“For the Boys Over There”: The 1918 United War Work Campaign
Dr. Jeanne Petit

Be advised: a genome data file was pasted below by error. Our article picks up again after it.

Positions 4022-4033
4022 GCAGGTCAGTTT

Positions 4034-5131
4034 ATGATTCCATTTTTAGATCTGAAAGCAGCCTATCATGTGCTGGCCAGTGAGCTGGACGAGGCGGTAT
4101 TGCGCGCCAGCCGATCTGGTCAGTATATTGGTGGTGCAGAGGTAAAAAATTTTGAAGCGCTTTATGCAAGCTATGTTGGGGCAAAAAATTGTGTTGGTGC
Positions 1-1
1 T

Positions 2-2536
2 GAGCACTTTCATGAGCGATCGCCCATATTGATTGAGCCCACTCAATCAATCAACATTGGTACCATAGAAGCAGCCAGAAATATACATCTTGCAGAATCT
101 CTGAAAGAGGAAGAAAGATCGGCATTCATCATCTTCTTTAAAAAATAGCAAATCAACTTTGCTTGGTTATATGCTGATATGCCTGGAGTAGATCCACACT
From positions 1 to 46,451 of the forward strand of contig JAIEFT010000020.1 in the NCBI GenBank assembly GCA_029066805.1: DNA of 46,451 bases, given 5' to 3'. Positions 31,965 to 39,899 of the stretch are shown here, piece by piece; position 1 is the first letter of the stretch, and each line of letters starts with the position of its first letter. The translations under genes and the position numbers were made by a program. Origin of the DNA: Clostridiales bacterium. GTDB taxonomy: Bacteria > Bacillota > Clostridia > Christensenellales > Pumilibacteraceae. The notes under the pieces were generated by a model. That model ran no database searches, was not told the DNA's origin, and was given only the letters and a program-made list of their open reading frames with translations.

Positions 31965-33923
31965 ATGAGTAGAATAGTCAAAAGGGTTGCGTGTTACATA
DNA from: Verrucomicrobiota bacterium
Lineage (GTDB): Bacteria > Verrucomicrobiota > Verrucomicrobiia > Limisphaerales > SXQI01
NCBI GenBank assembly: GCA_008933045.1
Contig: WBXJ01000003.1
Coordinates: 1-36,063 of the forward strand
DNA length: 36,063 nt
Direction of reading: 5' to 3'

This project, the culmination of a summer of historical research at Hope College and the Library of Congress, is an online exhibit on the United War Work Campaign (UWWC), an American fundraising effort for World War I. Headed by the government’s Commission on Training Camp Activities, the campaign involved a confederacy of seven civilian groups wishing to aid the federal government in its war efforts, mainly by providing morally sound recreational services both in training camps and overseas. Sometimes called "The Seven Sisters," the organizations included the Jewish Welfare Board, the YMCA, and the National Catholic War Council. Five of the seven were of various religious affiliations. While the name “United War Work Campaign” implied unity, this was not always the case for the Campaign nor for the public it aimed to reach. The Seven Sisters often came to a head over questions of politics, religion, and more, and Americans at the time were divided by class, race, language, gender, politics, and religion. The groups of the UWWC, while ironically not completely united themselves, nevertheless aimed to present their coalition as a single united front against immoral recreation, and the campaign’s leaders hoped that their wartime reform would carry on past the armistice, drawing the diverse population of the country into a new, more unified American society. As we near the centennial of America’s involvement in the war, this website aims to offer a historical exhibit accessible to today’s American public, and to address the historical and ongoing question of what it means to be American.
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